In Partnership with 74

District Silent As Charter School Dodges Audit

Hillel Aron | April 17, 2013



Monica Garcia, left, Marcos Aguilar, right, after Academia Semillas was renewed in April of 2012

Fresh off a controversial April 2012 renewal, the El Sereno charter school called Academia Semillas has refused to comply with an LAUSD audit, according to this December 2012 report by the Office of the Inspector General.

“Repeated attempts to obtain this information from the school were unsuccessful and the school chose to communicate to the OIG exclusively through its legal counsel,” states the report, which was ordered specifically for the school by the LAUSD charter school division.

Thus far, LAUSD has taken the somewhat unusual step of declining to comment on the situation.  However, California Charter School Association spokesperson Sierra Jenkins said charter schools should not be allowed to dodge audits*.

“Schools need to comply with audits,” said Jenkins. “Charter schools are public schools and should be transparent.”

Almost exactly a year ago, the LAUSD charter school division recommended that the School Board not renew Semillas’ elementary school charter for another five years, citing “low, fluctuating student achievement,” and a failure to meet certain benchmarks set by the district in 2007.
But the School Board gave Semillas a reprieve after an odd 4-3 vote to renew the charter. Overriding the internal recommendation, Board members Monica Garcia, Steve Zimmer, Nury Martinez and Richard Vladovic — not all of them noted for their support for charter schools — voted to give the school another five years, while Board members Tamar Galatzan, Maurgerite LaMotte and Bennett Kayser voted to shut the school down.
At the time, Garcia argued that Semillas was trying something different and that the district should take a risk on it. She represents District 2, whose boundaries encompasses the school site.
But some observers suggested that Academia Semillas founder and Executive Director Marcos Aguilar’s political connections to both the Mayor and Garcia played a key role in the Board’s decision.
Immediately following the April 2012 renewal vote, Garcia accompanied Aguilar to address the students and faculty waiting outside the Board meeting (pictured).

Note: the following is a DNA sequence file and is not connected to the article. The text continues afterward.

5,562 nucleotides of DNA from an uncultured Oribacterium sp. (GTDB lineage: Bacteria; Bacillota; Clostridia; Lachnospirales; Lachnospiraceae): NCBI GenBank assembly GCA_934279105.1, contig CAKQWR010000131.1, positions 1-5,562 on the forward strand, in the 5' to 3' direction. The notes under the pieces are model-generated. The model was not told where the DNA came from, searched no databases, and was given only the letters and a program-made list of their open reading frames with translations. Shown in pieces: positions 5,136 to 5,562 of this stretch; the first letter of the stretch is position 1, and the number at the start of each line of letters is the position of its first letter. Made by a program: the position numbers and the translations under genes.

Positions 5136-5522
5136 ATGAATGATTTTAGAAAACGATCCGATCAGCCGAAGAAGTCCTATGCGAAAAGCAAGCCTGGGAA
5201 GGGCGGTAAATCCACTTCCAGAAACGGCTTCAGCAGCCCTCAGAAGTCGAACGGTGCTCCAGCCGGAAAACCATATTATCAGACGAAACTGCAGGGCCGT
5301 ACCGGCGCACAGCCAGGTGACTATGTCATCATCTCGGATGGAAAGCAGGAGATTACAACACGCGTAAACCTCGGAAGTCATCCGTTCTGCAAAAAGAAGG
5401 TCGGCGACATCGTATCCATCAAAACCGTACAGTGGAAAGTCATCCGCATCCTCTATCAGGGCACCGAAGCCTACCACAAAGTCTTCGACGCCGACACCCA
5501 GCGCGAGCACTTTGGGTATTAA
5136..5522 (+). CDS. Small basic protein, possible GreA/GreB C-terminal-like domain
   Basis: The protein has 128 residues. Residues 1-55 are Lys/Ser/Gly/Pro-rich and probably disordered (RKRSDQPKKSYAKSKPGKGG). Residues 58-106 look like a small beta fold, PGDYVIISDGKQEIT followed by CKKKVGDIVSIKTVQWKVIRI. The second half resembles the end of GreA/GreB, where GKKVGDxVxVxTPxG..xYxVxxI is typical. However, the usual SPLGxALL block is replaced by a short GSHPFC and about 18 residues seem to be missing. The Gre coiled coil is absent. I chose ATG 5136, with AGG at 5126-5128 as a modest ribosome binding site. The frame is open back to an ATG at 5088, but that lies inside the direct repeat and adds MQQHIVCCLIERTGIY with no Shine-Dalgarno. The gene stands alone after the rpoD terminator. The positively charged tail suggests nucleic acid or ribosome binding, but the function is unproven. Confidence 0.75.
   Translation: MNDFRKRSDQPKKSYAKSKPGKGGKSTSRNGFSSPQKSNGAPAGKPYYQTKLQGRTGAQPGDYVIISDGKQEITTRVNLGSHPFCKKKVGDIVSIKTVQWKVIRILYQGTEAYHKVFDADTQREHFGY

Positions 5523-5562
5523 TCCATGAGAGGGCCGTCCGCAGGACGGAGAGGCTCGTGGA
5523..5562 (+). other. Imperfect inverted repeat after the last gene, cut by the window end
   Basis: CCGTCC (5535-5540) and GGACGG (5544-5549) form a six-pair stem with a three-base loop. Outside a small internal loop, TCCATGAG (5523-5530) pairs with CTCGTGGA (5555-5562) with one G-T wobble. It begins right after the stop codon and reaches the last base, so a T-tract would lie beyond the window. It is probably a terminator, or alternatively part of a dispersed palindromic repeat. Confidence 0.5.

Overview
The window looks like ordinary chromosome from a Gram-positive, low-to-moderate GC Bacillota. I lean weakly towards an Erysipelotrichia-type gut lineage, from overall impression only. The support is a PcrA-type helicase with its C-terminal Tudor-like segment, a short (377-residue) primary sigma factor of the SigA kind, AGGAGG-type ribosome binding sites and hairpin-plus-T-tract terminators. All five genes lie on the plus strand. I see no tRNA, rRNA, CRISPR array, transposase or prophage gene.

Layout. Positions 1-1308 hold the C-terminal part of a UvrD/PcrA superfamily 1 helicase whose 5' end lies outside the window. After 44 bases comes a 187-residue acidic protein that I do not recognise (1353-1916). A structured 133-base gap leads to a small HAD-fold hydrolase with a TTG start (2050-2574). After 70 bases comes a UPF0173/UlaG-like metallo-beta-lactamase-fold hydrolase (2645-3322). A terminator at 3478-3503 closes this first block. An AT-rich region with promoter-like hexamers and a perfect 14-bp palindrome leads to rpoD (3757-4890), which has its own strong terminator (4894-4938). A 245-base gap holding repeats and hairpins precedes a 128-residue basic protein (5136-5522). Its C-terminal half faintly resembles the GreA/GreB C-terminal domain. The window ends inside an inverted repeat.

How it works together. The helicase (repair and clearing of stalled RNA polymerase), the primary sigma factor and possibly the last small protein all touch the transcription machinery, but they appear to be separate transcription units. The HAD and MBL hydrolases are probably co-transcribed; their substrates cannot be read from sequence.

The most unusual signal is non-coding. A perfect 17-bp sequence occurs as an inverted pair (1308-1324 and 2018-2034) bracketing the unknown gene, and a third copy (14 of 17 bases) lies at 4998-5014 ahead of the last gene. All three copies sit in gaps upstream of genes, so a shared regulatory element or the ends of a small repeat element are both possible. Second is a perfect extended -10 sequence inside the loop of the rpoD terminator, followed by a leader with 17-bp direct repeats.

In the months after the vote, Aguilar gave Garcia’s reelection campaign $700 in contributions, along with smaller amounts to Zimmer, Martinez and Mayor Villaraigosa.
Garcia has not yet responded to our request for comment.

The new report showing Semillas’ non-compliance with the audit was released in December 2012. It cites a “Lack of cooperation from the management of Academia Semillas Charter School in any form or manner during the planning phase of this audit.”

Since then, no actions have since been taken against the school, and the story has not been reported by local media.

Gloria Romero, the director of California Democrats for Education Reform*, has been outspoken in her belief Semillas should be held accountable.

“Are they telling us that one rogue charter school operator can give the finger to the largest school district in California?” said Romero. “It’s unheard of.”

She added: “Independent audits exist for a reason. We should all be alarmed if one charter operator refuses to answer you.”

Said Sierra Jenkins of the CCSA: “It’s weird that the district won’t talk about it.”

LA School Report attempted to contact school officials; however, the school’s listed phone numbers are no longer in service and Executive Director Marcos Aguilar’s cell phone’s voice mail has apparently not been set up.

*A previous version of this post implied that the CCSA has taken an official position on Academia Semillas. It has not. Jenkins was speaking generally about charter schools. This post also previously referred to Democrats for Education Reform as Democrats for School Reform.

Read Next